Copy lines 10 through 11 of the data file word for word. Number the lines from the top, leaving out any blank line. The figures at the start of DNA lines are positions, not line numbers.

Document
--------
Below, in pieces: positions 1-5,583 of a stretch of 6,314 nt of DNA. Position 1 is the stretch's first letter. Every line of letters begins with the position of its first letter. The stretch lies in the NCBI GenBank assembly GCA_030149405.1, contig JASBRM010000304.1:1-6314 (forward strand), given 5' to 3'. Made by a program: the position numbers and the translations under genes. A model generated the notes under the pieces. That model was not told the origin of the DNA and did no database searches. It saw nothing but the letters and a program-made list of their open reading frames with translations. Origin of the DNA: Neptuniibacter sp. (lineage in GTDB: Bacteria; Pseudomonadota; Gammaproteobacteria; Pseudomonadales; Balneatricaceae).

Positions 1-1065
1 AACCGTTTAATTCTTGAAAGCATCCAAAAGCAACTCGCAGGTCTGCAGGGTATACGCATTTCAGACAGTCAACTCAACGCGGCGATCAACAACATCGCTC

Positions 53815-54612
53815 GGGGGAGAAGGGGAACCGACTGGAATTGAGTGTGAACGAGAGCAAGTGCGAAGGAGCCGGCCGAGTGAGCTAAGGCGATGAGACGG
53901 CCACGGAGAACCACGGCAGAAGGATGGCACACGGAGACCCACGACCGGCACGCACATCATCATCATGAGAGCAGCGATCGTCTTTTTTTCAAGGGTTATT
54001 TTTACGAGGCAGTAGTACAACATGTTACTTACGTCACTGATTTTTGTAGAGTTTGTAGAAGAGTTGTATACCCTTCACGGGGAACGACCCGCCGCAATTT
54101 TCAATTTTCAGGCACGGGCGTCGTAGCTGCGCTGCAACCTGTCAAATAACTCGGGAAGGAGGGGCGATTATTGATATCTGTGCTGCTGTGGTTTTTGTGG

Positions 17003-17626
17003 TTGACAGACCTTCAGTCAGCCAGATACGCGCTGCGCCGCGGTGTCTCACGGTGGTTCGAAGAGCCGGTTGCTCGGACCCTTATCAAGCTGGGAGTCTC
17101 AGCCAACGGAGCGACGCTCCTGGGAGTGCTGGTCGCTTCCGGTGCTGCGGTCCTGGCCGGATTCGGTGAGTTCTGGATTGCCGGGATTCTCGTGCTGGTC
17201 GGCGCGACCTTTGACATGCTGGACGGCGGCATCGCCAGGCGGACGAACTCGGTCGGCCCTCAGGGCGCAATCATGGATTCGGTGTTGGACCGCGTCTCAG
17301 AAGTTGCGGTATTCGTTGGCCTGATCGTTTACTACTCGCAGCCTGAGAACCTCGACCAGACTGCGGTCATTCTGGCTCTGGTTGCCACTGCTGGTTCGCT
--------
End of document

17003 TTGACAGACCTTCAGTCAGCCAGATACGCGCTGCGCCGCGGTGTCTCACGGTGGTTCGAAGAGCCGGTTGCTCGGACCCTTATCAAGCTGGGAGTCTC
17101 AGCCAACGGAGCGACGCTCCTGGGAGTGCTGGTCGCTTCCGGTGCTGCGGTCCTGGCCGGATTCGGTGAGTTCTGGATTGCCGGGATTCTCGTGCTGGTC